Ian R MacLeod: Describe
your writing process. Do you go through lots of drafts? Do you write
quickly? Do you go back and revise, or push on and go back when you've
got a whole thing finished?
Martin Sketchley: I've always had a tendency
to polish my drafts as I write. This results in me cutting quite a lot
of quite shiny material! It's a habit I'm trying to get out of. With
the next book I want to get a first draft down quite quickly then polish
it later. I only really feel comfortable when I've got enough text for
a book, even if a lot of it's got to change.
If an idea comes to me as I go along I'll type a brief note in case
I forget it, then come back to it. Similarly, I won't spend ten minutes
trying to think of exactly the right word to use; if I can't come up
with it I'll stick in a couple of question marks and come back to it
later. Initially I just want to get the gist of what I'm trying to say
on the page.
I know you've been a musician. Are there any parallels?
MS: Although both are creative processes I'd say there are more contrasts
than parallels. As a musician you get an instant reaction from an audience
to what you're doing, and in a band you have other people to work off,
to react to, in real time. There's none of that with writing. There's
also a physical effort and reward in making music. Writing leaves you
tired because of the mental effort, but there's no adrenalin rush.
IM: What kind of music
(if any) do you listen to when you're writing? What other kinds of things
do you like to have around you?
MS: I tend to listen to quite fast, hard stuff. It's good for giving
your brain a stimulus when you're trying to write a thousand words at
6am, or 11pm. And it's great for producing action scenes! The Liberty
Gun was written to Ian Brown, Nick Cave and the Bad Seeds, Nirvana,
PJ Harvey, Prodigy, Rage Against the Machine, That Petrol Emotion, The
Wedding Present, The Zutons, and in the very final moments, Arctic Monkeys.
Most of that is pretty dark, too, and I think my writing can be pretty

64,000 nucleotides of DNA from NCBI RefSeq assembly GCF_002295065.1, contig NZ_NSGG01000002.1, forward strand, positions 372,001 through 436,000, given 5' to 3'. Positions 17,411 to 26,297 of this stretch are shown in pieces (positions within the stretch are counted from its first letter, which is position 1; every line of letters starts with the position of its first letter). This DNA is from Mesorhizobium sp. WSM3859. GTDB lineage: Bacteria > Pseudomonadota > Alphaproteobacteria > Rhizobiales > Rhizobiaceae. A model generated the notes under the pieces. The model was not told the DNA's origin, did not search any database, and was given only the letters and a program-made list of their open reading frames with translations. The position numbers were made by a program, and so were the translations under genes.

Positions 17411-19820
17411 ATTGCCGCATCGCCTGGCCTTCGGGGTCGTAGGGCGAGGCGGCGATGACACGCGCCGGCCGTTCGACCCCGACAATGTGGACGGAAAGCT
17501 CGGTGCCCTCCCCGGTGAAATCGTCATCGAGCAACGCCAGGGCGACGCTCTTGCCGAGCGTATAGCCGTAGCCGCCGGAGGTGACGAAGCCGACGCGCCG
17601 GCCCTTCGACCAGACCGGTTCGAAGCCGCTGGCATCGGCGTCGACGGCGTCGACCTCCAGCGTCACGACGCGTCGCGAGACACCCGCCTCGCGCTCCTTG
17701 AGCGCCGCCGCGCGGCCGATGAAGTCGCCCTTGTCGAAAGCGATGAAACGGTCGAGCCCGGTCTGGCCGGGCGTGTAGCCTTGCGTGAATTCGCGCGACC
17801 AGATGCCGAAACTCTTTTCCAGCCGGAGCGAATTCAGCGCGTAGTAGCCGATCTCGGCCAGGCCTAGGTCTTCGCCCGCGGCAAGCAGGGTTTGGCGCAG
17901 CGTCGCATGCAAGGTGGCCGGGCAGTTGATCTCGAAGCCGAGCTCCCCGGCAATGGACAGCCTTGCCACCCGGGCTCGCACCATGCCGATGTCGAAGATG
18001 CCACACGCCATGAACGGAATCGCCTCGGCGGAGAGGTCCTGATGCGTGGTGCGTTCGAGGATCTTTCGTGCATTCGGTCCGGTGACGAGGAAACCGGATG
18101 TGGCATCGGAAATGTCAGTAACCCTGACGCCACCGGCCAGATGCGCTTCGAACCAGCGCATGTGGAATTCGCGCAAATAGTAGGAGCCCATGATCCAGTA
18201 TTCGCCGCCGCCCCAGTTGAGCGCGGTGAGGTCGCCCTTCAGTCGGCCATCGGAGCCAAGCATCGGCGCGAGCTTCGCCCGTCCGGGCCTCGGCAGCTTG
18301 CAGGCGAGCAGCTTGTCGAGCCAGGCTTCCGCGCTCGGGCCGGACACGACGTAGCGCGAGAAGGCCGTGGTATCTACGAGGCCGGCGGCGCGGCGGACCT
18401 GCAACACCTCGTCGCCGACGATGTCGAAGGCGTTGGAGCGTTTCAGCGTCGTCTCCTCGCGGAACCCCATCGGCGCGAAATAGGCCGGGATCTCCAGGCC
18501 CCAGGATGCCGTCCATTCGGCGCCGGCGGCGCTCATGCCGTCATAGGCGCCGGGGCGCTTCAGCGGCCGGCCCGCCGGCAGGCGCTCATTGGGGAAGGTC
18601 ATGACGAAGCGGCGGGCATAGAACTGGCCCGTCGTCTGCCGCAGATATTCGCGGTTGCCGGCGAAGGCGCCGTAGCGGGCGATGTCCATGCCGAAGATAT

dark. If not music then I like silence -- or as close to silence as
it's possible to get. It kind of depends what mood I'm in.
IM: Why did you choose
(or did you choose) to write SF?
MS: Although it's a bit of a cliché
to say it, I think it was inevitable. I always read SF, always loved
SF films, and have always been fascinated with the possibility of alien
life. I'd always fancied the idea of writing, too, but it took a while
for the two to come together. I'd been writing for a while when I read
Use of Weapons by Iain Banks. A light bulb came on above my head.
In the back was an Interzone subscription form. I used it, began
writing SF, and didn't look back.
IM: If you had one
piece of advice to give to budding writers what would it be? And you
can't say, don't!
MS: Write something that's commercial, but distinctive. Oh, and ditch
Windows and buy a Mac -- you won't regret it. (I guess that's two --
can I have two?)
IM: Is there a particular
writer or performer you'd cite as a key influence?
MS: The subtle turns in Chris Priest's novels have always stimulated
me, but I think the most exciting writer to emerge and have an influence
on me in more recent times is Jon Courtenay Grimwood. His writing's
gripping, exotic, entertaining and supremely economical: he can convey
all you need to know about a character in a couple of sentences. His
last few novels have been stunning. I bought them in hardcover and have
pre-ordered his next -- End of the World Blues -- and I never
do either of those things!
I'd say overall, however, that film has had much more of an influence
on my work than text. The Coen brothers are a particular influence:
there's a scene in The Destiny Mask which is an homage to Fargo,